Three elections in the last week have challenged long-held liberal premises about how elections are fought and what the public wants. It’s worth examining those results in such widely separated places as Australia, Norway, and the Rocky Mountains of Colorado.
In Colorado, liberals are already in denial about the fact that two Democratic state senators were recalled from office in districts Barack Obama carried by some 20 percentage points only ten months ago. The recalls were organized by citizens upset with the lawmakers’ votes in favor of a gun-control measure. The two senators also helped pass bills perceived as being against the interests of rural areas and helped push through a fraud-prone election law that shifted the Centennial State to all-mail voting.
Debbie Wasserman Schultz, the Democratic National Committee’s chairwoman, said the results simply reflected “voter suppression, pure and simple.” Matt Vespa of Red State scoffed at her flimsy explanation: More Democrats and independents signed the two recall petitions than did Republicans, he noted, which “only further discredits DNC Chair Debbie Wasserman Schultz’s insane claim that her side lost due to voter suppression.”
Grover Norquist, a board member of the National Rifle Association, claims once again that liberals mistook “position for passion” on an issue. In the wake of the Newtown massacre of last December, the Left believed public opinion had finally turned in favor of gun control; in support of this view, they cited surveys showing overwhelming support for background checks and limits on ammunition magazines. As Michael Tomasky of the Daily Beast wrote, “You cannot oppose the will of 90 percent of the public and expect no consequences.”
But in terms of intensity, the advantage goes to those who oppose restrictions on gun rights and believe that even the most modest of them will only embolden those who ultimately aim to restrict access to guns even further.
As Norquist explains it: “The polls showed many people wanted some new gun-control laws at the same time they told pollsters they didn’t think they would prevent future Newtowns. Understandable outrage at murders accompanied by an acknowledgement it won’t make things better doesn’t make a passionate voter. Gun-rights supporters are always passionate, which is why more laws expanding gun rights have passed since Newtown than laws restricting them.”
What should worry Democrats is that the two Colorado districts that recalled their senators last Tuesday represent the two sides of their electoral coalition. The district in downtown Colorado Springs was urban, trendy, and filled with upper-income social liberals; it voted 59 percent to 38 percent for Obama. The other district in nearby Pueblo and its suburbs was Hispanic, moderate-to-lower income, blue-collar, and more culturally conservative; it voted 58 percent to 39 percent for Obama.
“The recall in Pueblo was started by two plumbers and an electrician,” notes Jon Caldara, head of the pro-recall Independence Institute. “Hispanics and blue-collar voters resented interference in what they regarded as their local rights.” And as for the NRA, the Democratic survey firm Public Policy Polling found voters in Pueblo had a positive view of the group.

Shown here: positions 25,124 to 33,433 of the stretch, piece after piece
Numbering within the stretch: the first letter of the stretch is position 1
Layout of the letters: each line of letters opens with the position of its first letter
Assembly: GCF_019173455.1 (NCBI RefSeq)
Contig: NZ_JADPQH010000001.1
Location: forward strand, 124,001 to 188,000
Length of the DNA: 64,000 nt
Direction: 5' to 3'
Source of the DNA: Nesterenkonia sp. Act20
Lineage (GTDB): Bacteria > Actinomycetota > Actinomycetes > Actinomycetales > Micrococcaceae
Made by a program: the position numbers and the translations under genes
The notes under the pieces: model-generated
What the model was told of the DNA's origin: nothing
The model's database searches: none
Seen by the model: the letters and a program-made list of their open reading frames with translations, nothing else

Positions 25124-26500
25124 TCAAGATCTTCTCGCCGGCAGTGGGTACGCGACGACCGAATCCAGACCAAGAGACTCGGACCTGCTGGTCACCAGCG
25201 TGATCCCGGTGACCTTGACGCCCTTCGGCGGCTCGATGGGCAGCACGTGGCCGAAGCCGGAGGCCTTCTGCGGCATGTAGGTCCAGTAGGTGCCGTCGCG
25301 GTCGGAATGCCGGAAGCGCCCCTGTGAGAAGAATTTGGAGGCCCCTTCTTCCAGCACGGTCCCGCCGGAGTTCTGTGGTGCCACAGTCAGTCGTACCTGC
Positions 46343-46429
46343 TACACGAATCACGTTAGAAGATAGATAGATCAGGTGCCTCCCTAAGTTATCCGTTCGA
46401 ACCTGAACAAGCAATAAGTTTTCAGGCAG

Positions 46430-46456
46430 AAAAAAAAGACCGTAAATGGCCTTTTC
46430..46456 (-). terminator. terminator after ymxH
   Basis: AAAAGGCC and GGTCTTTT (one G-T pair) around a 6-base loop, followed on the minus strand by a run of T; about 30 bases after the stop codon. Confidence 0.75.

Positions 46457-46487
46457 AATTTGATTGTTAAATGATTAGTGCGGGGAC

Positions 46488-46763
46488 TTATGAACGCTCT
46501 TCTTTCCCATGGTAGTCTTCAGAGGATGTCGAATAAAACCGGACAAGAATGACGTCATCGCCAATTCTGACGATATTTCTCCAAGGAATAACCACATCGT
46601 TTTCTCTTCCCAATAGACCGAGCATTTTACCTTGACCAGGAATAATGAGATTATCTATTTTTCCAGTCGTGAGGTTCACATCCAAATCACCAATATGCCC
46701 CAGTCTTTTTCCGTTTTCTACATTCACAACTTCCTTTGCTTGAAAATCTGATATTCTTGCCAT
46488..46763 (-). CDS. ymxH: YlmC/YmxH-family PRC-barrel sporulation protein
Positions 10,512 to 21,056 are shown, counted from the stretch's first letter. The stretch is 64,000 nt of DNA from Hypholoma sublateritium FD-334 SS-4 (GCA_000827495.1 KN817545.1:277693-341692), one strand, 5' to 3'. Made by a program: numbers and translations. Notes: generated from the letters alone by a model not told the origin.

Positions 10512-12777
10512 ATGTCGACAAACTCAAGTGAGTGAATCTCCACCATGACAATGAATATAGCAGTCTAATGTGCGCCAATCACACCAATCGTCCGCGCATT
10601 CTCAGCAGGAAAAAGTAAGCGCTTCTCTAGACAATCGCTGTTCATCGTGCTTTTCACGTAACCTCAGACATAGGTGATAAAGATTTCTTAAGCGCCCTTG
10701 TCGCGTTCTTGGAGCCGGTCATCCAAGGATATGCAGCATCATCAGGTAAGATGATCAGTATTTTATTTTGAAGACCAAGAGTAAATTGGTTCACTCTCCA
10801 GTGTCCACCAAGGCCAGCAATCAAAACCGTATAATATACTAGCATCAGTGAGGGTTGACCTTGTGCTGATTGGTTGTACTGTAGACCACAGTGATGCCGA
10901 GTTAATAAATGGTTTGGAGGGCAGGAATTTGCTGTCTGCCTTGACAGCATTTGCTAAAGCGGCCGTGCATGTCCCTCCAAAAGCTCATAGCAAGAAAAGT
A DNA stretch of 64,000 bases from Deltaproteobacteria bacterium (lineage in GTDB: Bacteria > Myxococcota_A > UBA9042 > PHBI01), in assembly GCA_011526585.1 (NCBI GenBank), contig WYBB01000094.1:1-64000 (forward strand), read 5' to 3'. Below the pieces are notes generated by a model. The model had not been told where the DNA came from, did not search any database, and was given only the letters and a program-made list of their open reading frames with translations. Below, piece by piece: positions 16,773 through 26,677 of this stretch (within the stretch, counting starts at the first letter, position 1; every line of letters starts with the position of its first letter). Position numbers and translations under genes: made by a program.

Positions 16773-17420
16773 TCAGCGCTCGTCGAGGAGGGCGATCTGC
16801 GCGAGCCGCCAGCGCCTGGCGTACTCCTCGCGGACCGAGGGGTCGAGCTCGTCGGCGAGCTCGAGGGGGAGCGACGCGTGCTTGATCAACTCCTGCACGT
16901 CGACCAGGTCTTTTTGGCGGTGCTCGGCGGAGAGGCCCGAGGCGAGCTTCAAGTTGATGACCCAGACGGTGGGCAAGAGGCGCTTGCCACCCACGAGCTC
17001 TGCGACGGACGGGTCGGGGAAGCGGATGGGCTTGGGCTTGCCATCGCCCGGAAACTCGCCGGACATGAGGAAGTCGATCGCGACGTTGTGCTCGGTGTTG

If the Colorado results showed the limits of liberal paternalism’s appeal, voters in prosperous Australia and Norway rebelled against liberal governments they perceived as incompetent and too focused on peripheral issues.
In Australia, conservative leader Tony Abbott made opposition to the Labor government’s carbon tax the signature issue of his campaign. Polls showed that the public expressed general concern about global warming, but Abbott knew the polls also showed voters didn’t believe a carbon tax could do much about the climate and would probably serve as an excuse to extract more money from taxpayers. “Labor forgot about the basics of how to practice competent economic policy and went off on wild tangents to appeal to its special-interest backers,” Tim Andrews of the Australian Taxpayers Alliance told me.
In Norway, after the 2011 massacre of dozens of teenagers by a white-separatist madman, the ruling Labor government was convinced that their conservative opposition would be discredited and that they could retain power in an economic climate where growth fueled by the nation’s abundant oil reserves was averaging over 3 percent a year.
But an independent investigation of how the killer was able to evade capture for hours pointed out incredible bureaucratic incompetence in the national police bureaucracy, and even called into question rules banning almost all policemen from carrying guns. In addition, the leaders of the Conservative party and the libertarian Progress party succeeded in persuading voters that high taxes and suffocating regulations were preventing Norwegians from creating non-oil entrepreneurial ventures that employed people. “As rich and generous as Norwegians are, they want their children to inherit a real economy, and they demand better accountability from their government for the taxes they pay,” Jan Arild Snoen, a Norwegian political analyst, told me last August when a National Review cruise visited Norway.
Michael Barone, the co-author of The Almanac of American Politics and an analyst of international elections, tells me that many people driven by ideology often feel elections should revolve around their concerns and reflect their priorities. “That can happen on the left or on the right,” he says. “But liberals are especially prone to not recognizing the public does care if their policies actually work in practice and are in sync with their everyday concerns.”
In all three elections held in the last week — from Australia to Norway to Colorado — liberals forgot that their priorities aren’t often those of the average voter. In each case, they were punished for it.
— John Fund is national-affairs columnist for NRO.